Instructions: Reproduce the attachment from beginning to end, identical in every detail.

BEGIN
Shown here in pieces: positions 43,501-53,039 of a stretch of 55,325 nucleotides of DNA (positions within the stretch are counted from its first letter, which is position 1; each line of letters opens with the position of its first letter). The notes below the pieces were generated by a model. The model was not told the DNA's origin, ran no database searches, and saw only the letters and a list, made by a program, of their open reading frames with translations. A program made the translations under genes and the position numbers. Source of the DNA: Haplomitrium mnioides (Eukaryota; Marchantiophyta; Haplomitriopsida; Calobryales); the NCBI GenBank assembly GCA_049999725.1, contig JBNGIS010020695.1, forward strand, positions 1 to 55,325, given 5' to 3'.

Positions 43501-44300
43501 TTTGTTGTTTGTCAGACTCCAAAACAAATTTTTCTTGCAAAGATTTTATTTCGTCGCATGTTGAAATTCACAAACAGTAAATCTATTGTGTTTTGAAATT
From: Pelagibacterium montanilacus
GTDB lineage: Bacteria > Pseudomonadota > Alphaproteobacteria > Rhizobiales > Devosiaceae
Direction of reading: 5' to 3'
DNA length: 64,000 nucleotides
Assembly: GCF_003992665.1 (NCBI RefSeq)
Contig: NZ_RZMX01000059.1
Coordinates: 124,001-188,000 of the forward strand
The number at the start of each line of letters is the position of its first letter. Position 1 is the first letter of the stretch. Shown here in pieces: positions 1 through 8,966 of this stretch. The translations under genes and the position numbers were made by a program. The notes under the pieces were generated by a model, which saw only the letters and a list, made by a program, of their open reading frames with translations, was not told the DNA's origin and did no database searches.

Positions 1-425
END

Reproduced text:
Shown here in pieces: positions 43,501-53,039 of a stretch of 55,325 nucleotides of DNA (positions within the stretch are counted from its first letter, which is position 1; each line of letters opens with the position of its first letter). The notes below the pieces were generated by a model. The model was not told the DNA's origin, ran no database searches, and saw only the letters and a list, made by a program, of their open reading frames with translations. A program made the translations under genes and the position numbers. Source of the DNA: Haplomitrium mnioides (Eukaryota; Marchantiophyta; Haplomitriopsida; Calobryales); the NCBI GenBank assembly GCA_049999725.1, contig JBNGIS010020695.1, forward strand, positions 1 to 55,325, given 5' to 3'.

Positions 43501-44300
43501 TTTGTTGTTTGTCAGACTCCAAAACAAATTTTTCTTGCAAAGATTTTATTTCGTCGCATGTTGAAATTCACAAACAGTAAATCTATTGTGTTTTGAAATT
From: Pelagibacterium montanilacus
GTDB lineage: Bacteria > Pseudomonadota > Alphaproteobacteria > Rhizobiales > Devosiaceae
Direction of reading: 5' to 3'
DNA length: 64,000 nucleotides
Assembly: GCF_003992665.1 (NCBI RefSeq)
Contig: NZ_RZMX01000059.1
Coordinates: 124,001-188,000 of the forward strand
The number at the start of each line of letters is the position of its first letter. Position 1 is the first letter of the stretch. Shown here in pieces: positions 1 through 8,966 of this stretch. The translations under genes and the position numbers were made by a program. The notes under the pieces were generated by a model, which saw only the letters and a list, made by a program, of their open reading frames with translations, was not told the DNA's origin and did no database searches.

Positions 1-425